Vanda sues FDA over mandate to test drug on dogs

Feb. 8, 2019

Vanda Pharmaceuticals is bringing a lawsuit against the FDA, saying the agency is forcing it to unnecessarily test a drug on dogs.

The FDA had placed a hold on Vanda’s clinical trials of tradipitant, which is being studied as a treatment for idiopathic and diabetic gastroparesis, saying that additional nonrodent animal testing of the drug needed to be done. But Vanda countered that there is already sufficient data to move the study into human trials and that additional animal testing of tradipitant would result in the “death of dozens of dogs,” because they’ll have to be euthanized once the trial is complete.   

According to the Administrative Procedure Act of 1946, drugmakers can bypass this kind of animal testing if they provide equivalent data to what would be produced from testing on animals. The FDA, however, can make an assessment of the data — which in this case includes previous rodent and dog studies — and explain why it is not equivalent in order to mandate more animal testing. According to Vanda’s lawsuit, the FDA never provided an explanation that would warrant the additional nine months of testing on dogs.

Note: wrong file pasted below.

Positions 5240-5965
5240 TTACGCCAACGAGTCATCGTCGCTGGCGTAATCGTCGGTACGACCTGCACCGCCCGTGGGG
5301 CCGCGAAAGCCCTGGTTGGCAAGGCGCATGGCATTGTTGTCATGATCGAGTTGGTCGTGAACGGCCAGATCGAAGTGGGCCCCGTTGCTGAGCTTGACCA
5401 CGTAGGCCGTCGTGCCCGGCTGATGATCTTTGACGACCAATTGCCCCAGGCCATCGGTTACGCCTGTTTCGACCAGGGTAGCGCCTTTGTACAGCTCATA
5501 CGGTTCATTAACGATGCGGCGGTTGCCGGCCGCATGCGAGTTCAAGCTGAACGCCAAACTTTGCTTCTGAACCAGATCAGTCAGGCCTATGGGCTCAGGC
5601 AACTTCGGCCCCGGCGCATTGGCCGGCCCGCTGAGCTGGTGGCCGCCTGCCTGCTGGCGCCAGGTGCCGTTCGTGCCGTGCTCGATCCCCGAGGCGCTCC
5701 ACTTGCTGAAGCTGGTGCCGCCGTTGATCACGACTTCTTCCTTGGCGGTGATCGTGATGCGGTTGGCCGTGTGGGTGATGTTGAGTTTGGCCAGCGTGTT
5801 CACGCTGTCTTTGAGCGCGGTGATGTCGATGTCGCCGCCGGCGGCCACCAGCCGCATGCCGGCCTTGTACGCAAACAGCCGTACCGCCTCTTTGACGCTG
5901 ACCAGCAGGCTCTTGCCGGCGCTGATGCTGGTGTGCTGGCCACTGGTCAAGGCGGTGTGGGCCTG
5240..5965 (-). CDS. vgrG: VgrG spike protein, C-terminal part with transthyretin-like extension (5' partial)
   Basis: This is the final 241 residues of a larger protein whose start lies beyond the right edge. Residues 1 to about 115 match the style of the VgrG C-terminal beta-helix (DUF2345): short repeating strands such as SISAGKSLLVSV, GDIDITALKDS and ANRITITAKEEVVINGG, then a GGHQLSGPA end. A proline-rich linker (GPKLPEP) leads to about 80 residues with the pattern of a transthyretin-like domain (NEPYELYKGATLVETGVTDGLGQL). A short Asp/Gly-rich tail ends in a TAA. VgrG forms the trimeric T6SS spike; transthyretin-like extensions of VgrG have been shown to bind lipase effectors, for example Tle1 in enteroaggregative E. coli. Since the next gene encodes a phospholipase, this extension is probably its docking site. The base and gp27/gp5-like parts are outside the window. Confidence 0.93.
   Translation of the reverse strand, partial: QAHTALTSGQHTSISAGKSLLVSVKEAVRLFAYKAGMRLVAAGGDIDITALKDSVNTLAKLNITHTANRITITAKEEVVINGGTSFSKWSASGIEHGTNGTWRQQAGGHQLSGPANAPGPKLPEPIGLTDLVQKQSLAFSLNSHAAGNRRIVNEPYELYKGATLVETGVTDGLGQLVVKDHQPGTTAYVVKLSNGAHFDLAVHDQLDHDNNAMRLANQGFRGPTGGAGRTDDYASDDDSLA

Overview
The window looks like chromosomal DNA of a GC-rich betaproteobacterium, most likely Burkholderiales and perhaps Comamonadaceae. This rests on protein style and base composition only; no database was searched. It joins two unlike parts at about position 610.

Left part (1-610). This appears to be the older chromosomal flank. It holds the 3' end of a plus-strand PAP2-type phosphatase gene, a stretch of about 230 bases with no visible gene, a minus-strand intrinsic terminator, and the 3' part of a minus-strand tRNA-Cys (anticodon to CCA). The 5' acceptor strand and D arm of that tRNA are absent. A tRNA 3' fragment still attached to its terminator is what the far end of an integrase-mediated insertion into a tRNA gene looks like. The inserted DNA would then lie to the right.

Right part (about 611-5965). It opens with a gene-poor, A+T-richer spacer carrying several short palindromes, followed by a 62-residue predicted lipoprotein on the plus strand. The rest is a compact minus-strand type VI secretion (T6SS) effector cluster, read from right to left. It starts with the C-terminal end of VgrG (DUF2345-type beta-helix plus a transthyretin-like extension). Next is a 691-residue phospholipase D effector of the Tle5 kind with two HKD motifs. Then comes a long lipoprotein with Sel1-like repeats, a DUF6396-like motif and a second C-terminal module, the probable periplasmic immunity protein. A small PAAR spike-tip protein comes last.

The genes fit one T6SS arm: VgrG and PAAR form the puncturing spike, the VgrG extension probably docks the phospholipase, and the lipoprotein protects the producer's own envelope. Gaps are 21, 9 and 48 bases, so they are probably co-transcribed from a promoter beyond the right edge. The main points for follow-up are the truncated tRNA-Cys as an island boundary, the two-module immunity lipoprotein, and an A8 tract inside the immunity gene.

If Vanda’s lawsuit fails, the company could be forced to conduct the nine-month dog study anyway. Those concerns made investors skittish and the company’s stock took a 20 percent plunge upon news of the lawsuit. 

But the company appears to hope that public support for the case could boost its chances of winning. In an open letter to the FDA, the company called on pharma companies, animal rights groups, and the public to take a stand against unnecessary animal testing. 

“Vanda refuses to sacrifice young beagles or other animals in a study that serves no scientific purpose,” the company stated.